This might be a rant. There was an article in PR Week today that said social media should not be handled by an in-house PR department.
I beg to differ.
If the PR team is not on top of company messaging, there is something wrong with the comms strategy.
I “get” that PR handled by a third party may have more credibility than the propaganda spouted by a voice that’s employed by the company. After all, PR is basically endorsement of a product or service through clever wordsmithery (yes, I just made that word up). If I tell you I am great and Bob Smith tells you I am great, chances are you will listen to Bob a little more than you’ll listen to my subjective bragging.
But, if you’re going to hand your social media over to a third party, the person responsible HAS to get under the skin of the organisation. Social Media is such a personal thing. Whether I’m following my mate Pauline on Twitter or following my favourite singer Kristin Chenoweth, I will read the tweets as something that has been put out there for me to read, enjoy, absorb, learn from and respond to. And that goes double for a brand. I follow Glastonbury for festival updates. I follow Campaign magazine for the latest news on what is happening in the advertising industry that I work in. And their updates are fairly authoritative.
So, if you’re representing a brand, for GOD’S SAKE
– get names right (Clare doesn’t want to be called Claire, Stephen doesn’t want to be Steven)
– get job titles right (don’t call a President a Chairman, it will piss them off)
– get your grammar right – I promise you I am NOT the only person who freaks out over inappropriate use of apostrophes, tenses, plurals etc. “The new Take That single. You can only here it here” = DEATH
– don’t put the same messages on Twitter and Facebook. Different audiences and different consumption. Use Twitter for your “trends”/strategy and Facebook for tactical work. Oh and when you’re using Facebook, set your moderators up so they can post as the organisation rather than individuals!
– If you’re running 2 Twitter accounts from your phone, make sure you tweet from the right one. While it’s funny to read a message that says “When Dermot says One Direction I hear Wand Erection” from my friend – it doesn’t really make me buy into a brand that has a serious and conservative identity when aforementioned friend has got pissed and tweeted from the wrong account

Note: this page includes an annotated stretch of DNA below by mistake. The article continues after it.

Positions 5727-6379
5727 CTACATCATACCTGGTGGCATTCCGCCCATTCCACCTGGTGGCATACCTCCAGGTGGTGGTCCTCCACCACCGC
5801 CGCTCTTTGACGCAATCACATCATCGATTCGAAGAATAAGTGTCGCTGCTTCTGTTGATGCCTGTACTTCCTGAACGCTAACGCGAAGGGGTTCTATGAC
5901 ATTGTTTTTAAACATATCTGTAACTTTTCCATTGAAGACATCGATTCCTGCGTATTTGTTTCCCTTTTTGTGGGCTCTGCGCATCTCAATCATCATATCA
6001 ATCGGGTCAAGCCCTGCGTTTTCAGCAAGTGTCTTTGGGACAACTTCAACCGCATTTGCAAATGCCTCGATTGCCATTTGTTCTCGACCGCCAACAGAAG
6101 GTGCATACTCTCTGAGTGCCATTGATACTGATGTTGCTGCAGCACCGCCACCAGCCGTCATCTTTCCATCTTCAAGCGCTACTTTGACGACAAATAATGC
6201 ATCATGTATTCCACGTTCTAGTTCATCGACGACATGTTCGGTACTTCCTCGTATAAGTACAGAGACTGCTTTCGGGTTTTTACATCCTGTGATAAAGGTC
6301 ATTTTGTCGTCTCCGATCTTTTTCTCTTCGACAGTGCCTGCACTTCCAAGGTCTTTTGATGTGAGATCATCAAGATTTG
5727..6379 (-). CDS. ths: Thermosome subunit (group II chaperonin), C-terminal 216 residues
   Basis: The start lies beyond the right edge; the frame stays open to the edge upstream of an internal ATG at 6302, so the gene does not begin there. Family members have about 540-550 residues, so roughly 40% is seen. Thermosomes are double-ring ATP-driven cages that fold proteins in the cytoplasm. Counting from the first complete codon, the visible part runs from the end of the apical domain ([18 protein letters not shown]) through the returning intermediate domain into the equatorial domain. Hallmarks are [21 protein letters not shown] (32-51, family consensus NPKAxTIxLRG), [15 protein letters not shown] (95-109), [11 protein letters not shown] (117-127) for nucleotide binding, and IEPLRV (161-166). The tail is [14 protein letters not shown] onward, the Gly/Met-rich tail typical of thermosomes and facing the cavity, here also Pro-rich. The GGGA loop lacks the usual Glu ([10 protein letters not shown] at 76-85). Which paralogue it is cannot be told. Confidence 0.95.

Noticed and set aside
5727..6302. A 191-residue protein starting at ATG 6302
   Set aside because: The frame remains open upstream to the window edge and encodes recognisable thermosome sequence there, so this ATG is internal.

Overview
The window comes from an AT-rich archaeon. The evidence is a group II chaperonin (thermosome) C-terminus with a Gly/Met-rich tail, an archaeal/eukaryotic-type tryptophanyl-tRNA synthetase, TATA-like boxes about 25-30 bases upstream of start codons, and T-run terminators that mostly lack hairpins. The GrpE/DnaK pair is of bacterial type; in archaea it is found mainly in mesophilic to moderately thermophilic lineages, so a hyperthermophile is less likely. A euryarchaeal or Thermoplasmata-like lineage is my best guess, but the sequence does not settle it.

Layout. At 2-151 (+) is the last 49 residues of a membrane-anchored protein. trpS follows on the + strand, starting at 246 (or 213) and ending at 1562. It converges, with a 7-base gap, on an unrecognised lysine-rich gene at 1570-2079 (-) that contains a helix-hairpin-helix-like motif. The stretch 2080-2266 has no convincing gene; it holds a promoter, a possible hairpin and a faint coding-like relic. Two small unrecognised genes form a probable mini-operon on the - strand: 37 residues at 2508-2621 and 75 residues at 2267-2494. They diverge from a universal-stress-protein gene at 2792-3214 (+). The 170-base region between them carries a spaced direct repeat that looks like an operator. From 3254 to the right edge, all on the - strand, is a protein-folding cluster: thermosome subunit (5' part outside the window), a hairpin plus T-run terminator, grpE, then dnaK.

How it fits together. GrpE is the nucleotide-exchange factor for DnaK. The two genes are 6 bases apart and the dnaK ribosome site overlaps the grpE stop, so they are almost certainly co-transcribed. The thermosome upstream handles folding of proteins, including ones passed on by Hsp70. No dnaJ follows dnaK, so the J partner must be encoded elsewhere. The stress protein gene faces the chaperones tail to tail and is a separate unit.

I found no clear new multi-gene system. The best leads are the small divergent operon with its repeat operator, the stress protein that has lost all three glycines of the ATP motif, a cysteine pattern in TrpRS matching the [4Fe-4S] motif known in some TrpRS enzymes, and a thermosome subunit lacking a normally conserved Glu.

– bear in mind that the words “shiny” and “new” are best used by Heat Magazine, it doesn’t make aforementioned conservative brand “edgy”, it’s just lazy writing
– only re-tweet items that you have an opinion on – link to your blog, don’t just throw it out there – it makes it look as if you don’t have an opinion. Imagine D&AD has introduced a new award for social media? Before you re-tweet, why do you care?
– oh and if you’re going to start a blog – post on a regular basis. Once a month is not regular communication with your audience. And if you’ve got a blog, use it, rather than putting your blog postings on Twitter, Facebook, Forums etc.
I think ultimately companies need to acknowledge the importance of social media in their communications mix and allocate the resource to manage it properly. If you’re a complex brand, your online presence can’t be handled by a junior with 6 months’ experience. If the in-house PR team is senior enough (i.e. people who think, not those who just do – no, not my words) and in touch with the management’s strategy, then it will be in a position to create a credible online presence. With communication increasingly moving into the digital arena, management teams are missing a trick if they underestimate the input of their staff who “get” the importance of online.
Oh and those of us who can spell.